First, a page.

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IBM tries to break into mobile operators' back rooms

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IBM wants to get into operator's back rooms, leaving the public-facing, stuff to HP and its ilk, and has opened a new research centre specifically aimed at mobile operators.

The new centre is based in Littleton, Massachusetts, where IBM already has a huge R&D campus employing 3,400 people. The idea is to create more software for the intelligent, IP-based, networks to which all operators are migrating.

Mobile network operators, particularly those coming from a telephony background, have enormously complicated infrastructure that has grown organically with new systems strapped on to supply new services. The last big challenge was updating the billing systems to get some revenue out of all those services, but now operators want to shift to IP-based networks to enable more-flexible (and cheaper) infrastructure that will play nicely with VoIP networks and enable a whole range of new services.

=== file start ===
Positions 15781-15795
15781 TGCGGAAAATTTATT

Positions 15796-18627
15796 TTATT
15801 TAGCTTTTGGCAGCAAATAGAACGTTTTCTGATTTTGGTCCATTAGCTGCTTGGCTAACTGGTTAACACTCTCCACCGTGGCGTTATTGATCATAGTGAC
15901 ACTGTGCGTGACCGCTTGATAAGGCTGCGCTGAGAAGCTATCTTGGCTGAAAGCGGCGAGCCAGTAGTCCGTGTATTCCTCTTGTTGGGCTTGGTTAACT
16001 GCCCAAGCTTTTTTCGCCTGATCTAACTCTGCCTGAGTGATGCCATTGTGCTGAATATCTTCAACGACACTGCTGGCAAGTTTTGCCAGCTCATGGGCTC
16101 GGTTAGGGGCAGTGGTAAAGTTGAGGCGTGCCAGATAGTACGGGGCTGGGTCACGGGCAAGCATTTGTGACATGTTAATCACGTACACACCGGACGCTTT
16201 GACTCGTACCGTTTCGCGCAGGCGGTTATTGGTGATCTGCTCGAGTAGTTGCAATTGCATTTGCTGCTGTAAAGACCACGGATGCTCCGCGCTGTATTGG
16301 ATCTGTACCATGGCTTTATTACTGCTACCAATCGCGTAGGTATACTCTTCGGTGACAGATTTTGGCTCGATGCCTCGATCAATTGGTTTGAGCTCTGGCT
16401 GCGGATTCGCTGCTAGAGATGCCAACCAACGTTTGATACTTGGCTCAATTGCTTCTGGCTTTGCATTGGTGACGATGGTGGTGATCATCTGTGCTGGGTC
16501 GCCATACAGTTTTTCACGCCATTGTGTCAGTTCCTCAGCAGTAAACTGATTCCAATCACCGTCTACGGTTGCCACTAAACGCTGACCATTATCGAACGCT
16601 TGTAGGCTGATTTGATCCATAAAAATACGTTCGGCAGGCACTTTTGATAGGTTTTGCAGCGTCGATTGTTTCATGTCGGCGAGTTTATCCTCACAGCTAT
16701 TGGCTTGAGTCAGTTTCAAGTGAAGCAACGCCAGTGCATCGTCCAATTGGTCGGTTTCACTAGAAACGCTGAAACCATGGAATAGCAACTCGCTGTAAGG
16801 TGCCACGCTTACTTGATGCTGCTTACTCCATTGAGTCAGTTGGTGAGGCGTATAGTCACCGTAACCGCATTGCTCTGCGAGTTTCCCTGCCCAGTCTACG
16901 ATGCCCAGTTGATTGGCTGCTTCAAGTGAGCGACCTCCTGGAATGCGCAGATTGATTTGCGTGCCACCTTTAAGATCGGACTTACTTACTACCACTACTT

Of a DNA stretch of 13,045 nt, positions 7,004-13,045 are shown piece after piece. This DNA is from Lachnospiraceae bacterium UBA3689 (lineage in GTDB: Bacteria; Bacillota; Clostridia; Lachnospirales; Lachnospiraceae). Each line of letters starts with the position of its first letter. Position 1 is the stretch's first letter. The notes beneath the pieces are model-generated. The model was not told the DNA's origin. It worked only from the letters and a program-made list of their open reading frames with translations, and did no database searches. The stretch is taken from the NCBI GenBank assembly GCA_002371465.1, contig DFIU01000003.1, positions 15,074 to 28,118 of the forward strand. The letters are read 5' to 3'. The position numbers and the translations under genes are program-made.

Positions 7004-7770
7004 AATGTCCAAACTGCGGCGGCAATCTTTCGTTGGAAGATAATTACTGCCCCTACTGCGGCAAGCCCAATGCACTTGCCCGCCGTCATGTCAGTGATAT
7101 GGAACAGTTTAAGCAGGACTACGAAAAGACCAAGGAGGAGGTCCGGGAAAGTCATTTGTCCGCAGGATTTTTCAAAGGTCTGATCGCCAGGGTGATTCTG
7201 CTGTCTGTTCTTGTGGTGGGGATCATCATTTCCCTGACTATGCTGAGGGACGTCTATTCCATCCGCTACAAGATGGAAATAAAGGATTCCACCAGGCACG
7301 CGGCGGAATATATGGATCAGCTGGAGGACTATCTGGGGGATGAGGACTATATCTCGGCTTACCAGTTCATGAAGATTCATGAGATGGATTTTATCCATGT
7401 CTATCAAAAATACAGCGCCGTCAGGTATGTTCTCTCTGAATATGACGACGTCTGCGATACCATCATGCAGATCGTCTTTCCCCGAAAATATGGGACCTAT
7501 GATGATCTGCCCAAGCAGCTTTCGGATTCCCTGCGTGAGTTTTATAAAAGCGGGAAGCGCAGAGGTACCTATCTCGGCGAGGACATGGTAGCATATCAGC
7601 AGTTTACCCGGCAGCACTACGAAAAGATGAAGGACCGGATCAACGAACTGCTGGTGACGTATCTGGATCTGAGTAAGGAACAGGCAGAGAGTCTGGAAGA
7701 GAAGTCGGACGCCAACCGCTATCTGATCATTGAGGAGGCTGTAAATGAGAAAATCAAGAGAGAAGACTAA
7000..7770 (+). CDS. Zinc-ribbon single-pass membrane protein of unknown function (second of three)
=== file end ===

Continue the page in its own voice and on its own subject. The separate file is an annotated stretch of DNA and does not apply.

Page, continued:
4G networks are inherently IP based, and moving to an all-IP core offers operators distinct advantages including the ability to provide a wider variety of services as well as reducing the cost of supplying them.

Which is why IBM is taking such an interest: putting resources into developing systems for power conservation, and network management to handle the seemingly-endless increases in data traffic, while pushing out the message that it's ready to provide the full range of back-end services to operators.

Not that IBM is alone in finding ways to help mobile operators usher in the next generation of telephony. BT has been in this market since its inception and recently announced wholesale integration with VoIP on a pre-paid basis, for the network operator whose credit rating isn't what it should be.

IBM's plan is to create new applications, at the research campus, and use those as a unique selling point into mobile operators. That all sounds reasonable, but those applications are going to have to be very compelling if IBM is going to get a decent foot in the door. ®

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